César Cobaleda

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Lineage commitment and differentiation to a mature cell type are considered to be unidirectional and irreversible processes under physiological conditions. The commitment of haematopoietic progenitors to the B-cell lineage and their development to mature B lymphocytes critically depend on the transcription factor encoded by the paired box gene 5 (Pax5).(More)
The transcription factor Pax5 is essential for commitment of lymphoid progenitors to the B lymphocyte lineage. Pax5 fulfils a dual role by repressing B lineage 'inappropriate' genes and simultaneously activating B lineage-specific genes. This transcriptional reprogramming restricts the broad signaling capacity of uncommitted progenitors to the B cell(More)
Elucidation of the molecular mechanisms that underlie disease development is still a tremendous challenge for basic science, and a prerequisite to the development of new and disease-specific targeted therapies. This review focuses on the function of SNAI2, a member of the Snail family of zinc-finger transcription factors, and discusses its possible role in(More)
The transcription factor E2A controls the initiation of B lymphopoiesis, which is arrested at the pre-pro-B cell stage in E2A-deficient mice. Here, we demonstrate by conditional mutagenesis that E2A is essential for the development of pro-B, pre-B, and immature B cells in the bone marrow. E2A is, however, dispensable for the generation of mature B cells and(More)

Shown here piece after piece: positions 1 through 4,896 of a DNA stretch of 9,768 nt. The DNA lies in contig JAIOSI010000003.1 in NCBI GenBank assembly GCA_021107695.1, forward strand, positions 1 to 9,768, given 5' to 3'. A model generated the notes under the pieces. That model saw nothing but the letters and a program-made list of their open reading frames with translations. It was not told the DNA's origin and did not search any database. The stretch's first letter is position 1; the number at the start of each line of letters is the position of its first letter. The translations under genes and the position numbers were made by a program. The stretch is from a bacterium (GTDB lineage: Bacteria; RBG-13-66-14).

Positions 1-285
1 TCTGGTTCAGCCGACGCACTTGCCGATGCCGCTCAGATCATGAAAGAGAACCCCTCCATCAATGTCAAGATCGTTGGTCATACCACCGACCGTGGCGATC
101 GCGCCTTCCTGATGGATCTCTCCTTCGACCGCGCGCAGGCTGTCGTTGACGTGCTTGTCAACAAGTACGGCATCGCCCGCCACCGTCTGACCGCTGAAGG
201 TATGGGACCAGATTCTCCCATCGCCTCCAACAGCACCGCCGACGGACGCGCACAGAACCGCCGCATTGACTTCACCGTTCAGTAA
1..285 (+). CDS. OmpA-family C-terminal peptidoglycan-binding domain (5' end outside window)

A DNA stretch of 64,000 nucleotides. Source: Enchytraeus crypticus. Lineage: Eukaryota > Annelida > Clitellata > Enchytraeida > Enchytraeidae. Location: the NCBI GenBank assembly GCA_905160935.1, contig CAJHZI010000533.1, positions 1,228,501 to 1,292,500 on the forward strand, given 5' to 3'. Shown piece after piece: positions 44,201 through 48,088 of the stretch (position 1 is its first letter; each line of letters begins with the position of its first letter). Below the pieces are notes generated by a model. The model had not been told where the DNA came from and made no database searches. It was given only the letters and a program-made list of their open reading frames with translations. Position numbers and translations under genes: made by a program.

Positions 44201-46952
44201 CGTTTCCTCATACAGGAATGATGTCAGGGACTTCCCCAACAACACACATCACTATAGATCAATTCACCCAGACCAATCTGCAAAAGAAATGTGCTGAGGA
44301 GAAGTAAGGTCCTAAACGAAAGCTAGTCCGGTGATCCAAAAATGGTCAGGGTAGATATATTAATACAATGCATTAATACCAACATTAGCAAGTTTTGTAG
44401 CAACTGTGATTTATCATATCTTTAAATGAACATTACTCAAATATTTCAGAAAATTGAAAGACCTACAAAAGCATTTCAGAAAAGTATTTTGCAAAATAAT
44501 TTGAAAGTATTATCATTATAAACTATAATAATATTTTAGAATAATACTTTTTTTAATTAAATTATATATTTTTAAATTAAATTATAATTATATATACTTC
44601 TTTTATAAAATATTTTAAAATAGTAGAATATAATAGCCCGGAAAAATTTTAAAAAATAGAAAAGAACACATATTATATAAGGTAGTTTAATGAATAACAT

BCR-ABL is a chimeric oncogene generated by translocation of sequences from the chromosomal counterpart (c-ABL gene) on chromosome 9 into the BCR gene on chromosome 22. Alternative chimeric proteins, BCR-ABL(p190) and BCR-ABL(p210), are produced that are characteristic of chronic myelogenous leukemia (CML) and Philadelphia chromosome-positive acute(More)
STAT5 and interleukin 7 (IL-7) signaling are thought to control B lymphopoiesis by regulating the expression of key transcription factors and by activating variable (V(H)) gene segments at the immunoglobulin heavy-chain (Igh) locus. Using conditional mutagenesis to delete the gene encoding the transcription factor STAT5, we demonstrate that the development(More)
One major obstacle to the effective treatment of cancer is to distinguish between tumor cells and normal cells. The chimeric molecules created by cancer-associated chromosomal abnormalities are ideal therapeutic targets because they are unique to the disease. We describe the use of a novel approach based on the catalytic RNA subunit of RNase P to destroy(More)
A cancer dogma states that inactivation of oncogene(s) can cause cancer remission, implying that oncogenes are the Achilles' heel of cancers. This current "hands on" model of cancer has kept oncogenes firmly in focus as therapeutic targets and is in agreement with the fact that in human cancers all cancerous cells, with independence of the cellular(More)
The B lineage commitment factor Pax5 (BSAP) is exclusively expressed in B lymphocytes of the blood system. To study the effect of Pax5 on the development of other hematopoietic lineages, we generated a heterozygous knockin mouse carrying a Pax5 minigene under the control of the Ikaros locus. Conditional and constitutive activation of the Ik(Pax5) allele(More)
In spite of the advances in our knowledge of cancer biology, most cancers remain not curable with present therapies. Current treatments consider cancer as resulting from uncontrolled proliferation and are non-specific. Although they can reduce tumour burden, relapse occurs in most cases. This was long attributed to incomplete tumour elimination, but recent(More)